The body posture of the dog during the encounter is very important. Most dogs are uncertain in these situations and their body postures and facial expressions will reflect this conflict. They often are averting their eyes, licking their lips, turning away their head and/or body and perhaps crouching down. Although they may also be growling, they are attempting in a dog way to diffuse what they see as a threat rather than continue aggression. It is also possible to have multiple motivations. In fact, as mentioned, many dogs show aggression when they have some degree of fear and anxiety and are uncertain or are in a state of conflict.
Not all of these dogs behave the same and a description of what the dog looks like, how they responded to challenges, and where and with whom they occur are important pieces of information to obtain before making a diagnosis. A dog may only show aggression in limited contexts, say food guarding only, in which case the diagnosis is not conflict aggression, but guarding a highly favored resource; in this case, treatment should be focused on the possessive aggression (see Aggression – Possessive – Objects and Toys and Aggression – Possessive – Food Bowl). Within a family, a dog may show conflict or may challenge some family members while avoiding or deferring to others (see Canine Communication – Interpreting Dog Language and Dominance, Alpha, and Pack Leadership – What Does It Really Mean?).
How the dog behaved during the initial aggressive episodes is likely a better indicator of cause, since with each aggressive event, the dog learns new ways of behaving in that situation or with that person. It is possible for the dog to growl at family members because of fear and, if the person backs away, the pet learns that aggression is a successful way to resolve a social conflict. Over time, with repetition of the same scenario the dog learns that aggression results in a favorable outcome. This may result in a dog that acts confident rather than fearful, but underlying anxiety and fear may be the cause of the aggression. This would result in a different diagnosis; rather than social status aggression, this dog may be exhibiting fear or conflict aggression.
What should I do if I believe that my dog is displaying conflict aggression?
All aggressive challenges should be taken seriously. Dogs are capable of hurting and inflicting a great deal of damage with their bites. Physically confronting a dog that is acting in an aggressive manner can result in the escalation of the aggression and subsequent injury to humans. When dogs growl, snarl or snap they are showing their intention to use aggression if the stimulus does not retreat and they may escalate their challenge. Therefore, it is important to be able to accurately determine how the dog will behave. All aggressive and potentially aggressive situations should be identified and avoided. The situations and responses are not always predictable. At no time should family members attempt to “out muscle” the dog and force it to obey. This can result in serious human injury. All physical reprimands and punishments must be stopped since they cause fear, anxiety and pain and are very likely to increase rather than decrease aggressive responses.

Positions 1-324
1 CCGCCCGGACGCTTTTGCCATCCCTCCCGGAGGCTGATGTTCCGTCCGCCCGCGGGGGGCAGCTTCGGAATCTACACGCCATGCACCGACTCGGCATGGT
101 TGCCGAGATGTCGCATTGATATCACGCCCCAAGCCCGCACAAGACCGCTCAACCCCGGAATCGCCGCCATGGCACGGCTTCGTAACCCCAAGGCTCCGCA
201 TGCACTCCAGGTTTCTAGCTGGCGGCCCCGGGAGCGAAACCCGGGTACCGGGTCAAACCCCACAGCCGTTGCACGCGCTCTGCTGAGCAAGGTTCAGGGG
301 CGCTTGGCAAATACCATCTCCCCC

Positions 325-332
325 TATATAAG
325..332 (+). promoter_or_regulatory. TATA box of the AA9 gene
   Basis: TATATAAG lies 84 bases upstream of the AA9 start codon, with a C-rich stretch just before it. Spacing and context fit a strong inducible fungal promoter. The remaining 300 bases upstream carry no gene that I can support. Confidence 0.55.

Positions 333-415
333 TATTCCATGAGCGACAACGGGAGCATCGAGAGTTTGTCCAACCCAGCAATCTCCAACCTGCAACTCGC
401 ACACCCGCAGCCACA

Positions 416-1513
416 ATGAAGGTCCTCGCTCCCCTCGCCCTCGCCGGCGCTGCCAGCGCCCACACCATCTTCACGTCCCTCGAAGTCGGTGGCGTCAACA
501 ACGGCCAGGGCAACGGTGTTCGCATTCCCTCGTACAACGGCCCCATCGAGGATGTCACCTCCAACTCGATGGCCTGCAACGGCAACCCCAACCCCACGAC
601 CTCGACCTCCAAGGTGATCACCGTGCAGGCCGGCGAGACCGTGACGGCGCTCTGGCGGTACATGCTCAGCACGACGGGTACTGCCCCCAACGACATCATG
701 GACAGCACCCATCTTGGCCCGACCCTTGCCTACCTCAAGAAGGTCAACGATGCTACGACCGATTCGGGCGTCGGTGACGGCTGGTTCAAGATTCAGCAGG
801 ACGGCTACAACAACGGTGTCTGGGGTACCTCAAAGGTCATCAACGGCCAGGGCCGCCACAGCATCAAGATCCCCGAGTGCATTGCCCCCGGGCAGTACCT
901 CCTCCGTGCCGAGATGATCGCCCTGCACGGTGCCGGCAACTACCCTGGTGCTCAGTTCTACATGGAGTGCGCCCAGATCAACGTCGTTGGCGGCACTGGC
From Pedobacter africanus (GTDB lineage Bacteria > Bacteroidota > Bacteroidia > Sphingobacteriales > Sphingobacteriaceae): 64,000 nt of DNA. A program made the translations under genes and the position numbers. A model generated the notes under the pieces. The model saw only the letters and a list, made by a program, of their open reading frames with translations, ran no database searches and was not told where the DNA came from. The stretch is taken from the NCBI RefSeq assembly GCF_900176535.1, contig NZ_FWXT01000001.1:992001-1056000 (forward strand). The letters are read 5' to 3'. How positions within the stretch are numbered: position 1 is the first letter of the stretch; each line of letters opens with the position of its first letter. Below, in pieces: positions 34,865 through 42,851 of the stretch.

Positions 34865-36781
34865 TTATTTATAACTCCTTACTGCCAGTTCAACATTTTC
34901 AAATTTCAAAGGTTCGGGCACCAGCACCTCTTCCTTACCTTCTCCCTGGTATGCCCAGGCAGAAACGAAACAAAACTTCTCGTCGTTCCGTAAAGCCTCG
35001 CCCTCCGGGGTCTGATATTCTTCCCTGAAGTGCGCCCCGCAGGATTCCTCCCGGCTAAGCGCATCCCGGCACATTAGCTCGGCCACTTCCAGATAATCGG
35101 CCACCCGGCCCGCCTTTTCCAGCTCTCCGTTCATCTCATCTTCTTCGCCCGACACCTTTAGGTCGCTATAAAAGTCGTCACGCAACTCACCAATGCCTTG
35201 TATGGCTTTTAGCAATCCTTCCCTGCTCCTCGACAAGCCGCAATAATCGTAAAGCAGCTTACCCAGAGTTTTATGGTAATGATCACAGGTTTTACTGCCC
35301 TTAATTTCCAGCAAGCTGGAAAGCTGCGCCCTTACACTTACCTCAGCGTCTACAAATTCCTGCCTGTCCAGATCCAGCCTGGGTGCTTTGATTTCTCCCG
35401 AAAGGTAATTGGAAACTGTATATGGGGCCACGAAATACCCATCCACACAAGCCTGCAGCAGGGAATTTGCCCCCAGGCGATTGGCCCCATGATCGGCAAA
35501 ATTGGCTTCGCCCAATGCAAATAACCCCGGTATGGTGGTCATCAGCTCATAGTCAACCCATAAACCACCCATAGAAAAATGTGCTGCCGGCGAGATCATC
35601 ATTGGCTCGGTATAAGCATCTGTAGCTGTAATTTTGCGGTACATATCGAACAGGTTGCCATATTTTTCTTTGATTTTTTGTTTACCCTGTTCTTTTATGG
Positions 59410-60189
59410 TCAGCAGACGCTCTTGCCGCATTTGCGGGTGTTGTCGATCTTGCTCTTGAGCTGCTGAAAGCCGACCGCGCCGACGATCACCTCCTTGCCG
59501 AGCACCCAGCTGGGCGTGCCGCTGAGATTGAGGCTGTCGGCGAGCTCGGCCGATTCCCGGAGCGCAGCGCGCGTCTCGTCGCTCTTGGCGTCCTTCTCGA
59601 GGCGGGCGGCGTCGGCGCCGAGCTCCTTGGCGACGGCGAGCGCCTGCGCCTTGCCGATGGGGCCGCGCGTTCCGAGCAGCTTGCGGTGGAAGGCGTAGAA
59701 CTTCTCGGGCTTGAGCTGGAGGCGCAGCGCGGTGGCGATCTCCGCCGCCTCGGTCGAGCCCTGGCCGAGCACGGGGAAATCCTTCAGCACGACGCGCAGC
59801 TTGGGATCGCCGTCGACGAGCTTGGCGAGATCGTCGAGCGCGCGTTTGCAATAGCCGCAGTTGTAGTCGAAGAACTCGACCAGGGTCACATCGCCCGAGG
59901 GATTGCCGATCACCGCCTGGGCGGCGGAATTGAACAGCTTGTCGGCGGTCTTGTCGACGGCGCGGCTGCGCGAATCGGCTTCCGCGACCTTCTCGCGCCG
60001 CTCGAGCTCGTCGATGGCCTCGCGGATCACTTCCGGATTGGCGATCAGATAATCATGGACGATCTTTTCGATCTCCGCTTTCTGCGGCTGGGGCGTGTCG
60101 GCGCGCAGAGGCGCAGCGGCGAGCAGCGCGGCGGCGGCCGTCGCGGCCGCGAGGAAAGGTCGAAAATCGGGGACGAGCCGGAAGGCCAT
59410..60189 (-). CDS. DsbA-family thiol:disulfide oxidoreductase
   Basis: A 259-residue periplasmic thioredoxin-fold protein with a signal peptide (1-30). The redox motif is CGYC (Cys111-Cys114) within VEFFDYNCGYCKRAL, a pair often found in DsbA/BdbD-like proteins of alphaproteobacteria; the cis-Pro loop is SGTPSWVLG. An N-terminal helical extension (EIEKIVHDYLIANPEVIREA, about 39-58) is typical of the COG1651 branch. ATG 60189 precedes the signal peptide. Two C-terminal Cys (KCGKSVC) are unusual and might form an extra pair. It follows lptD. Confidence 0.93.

“All aggressive challenges should be taken seriously.”
First, identify all situations that might lead to aggression and prevent access to these circumstances (by caging or confinement, muzzle, or environmental manipulation) or otherwise control the dog when a confrontational situation might arise (e.g., leash and head halter control, tie down). Although the long-term goal would be to reduce or eliminate the potential for aggression in these situations, each new episode could lead to injury and further aggravation of the problem. A head collar and leash is a good way to control the dog inside the home, while a muzzle may be even more effective at preventing bites (see Training Products – Head Halter Training and Muzzle Training).
Second, identify and work to teach the dog how to allow owner control using the rewards that your dog wants to train the behaviors you want your dog to learn. Dogs should not be allowed into areas or onto furniture where they might be possessive, protective or unwilling to obey. It might be best to have a mat or crate where the dog can be left alone when it is resting, sleeping or chewing on its favored toys. When not confined away from potential harm, your dog should be under constant supervision. During training, and when giving commands, ensure that your dog always obeys, and reward compliance immediately. Leaving a leash and head halter attached can help to ensure safety and success. Mouthing, play biting and tug of war games should be avoided. While they might not increase aggression, they get a dog emotionally aroused and they do allow the dog to learn how to use its mouth to control outcomes. If the dog is not comfortable being confined in any way, then begin with training of positive confinement (see Teaching Calm – Settle and Relaxation Training, Crate Training – Positive Confinement – Why to Crate Train, Crate Training – Guide – How to Crate Train, and Crate Training – Synopsis).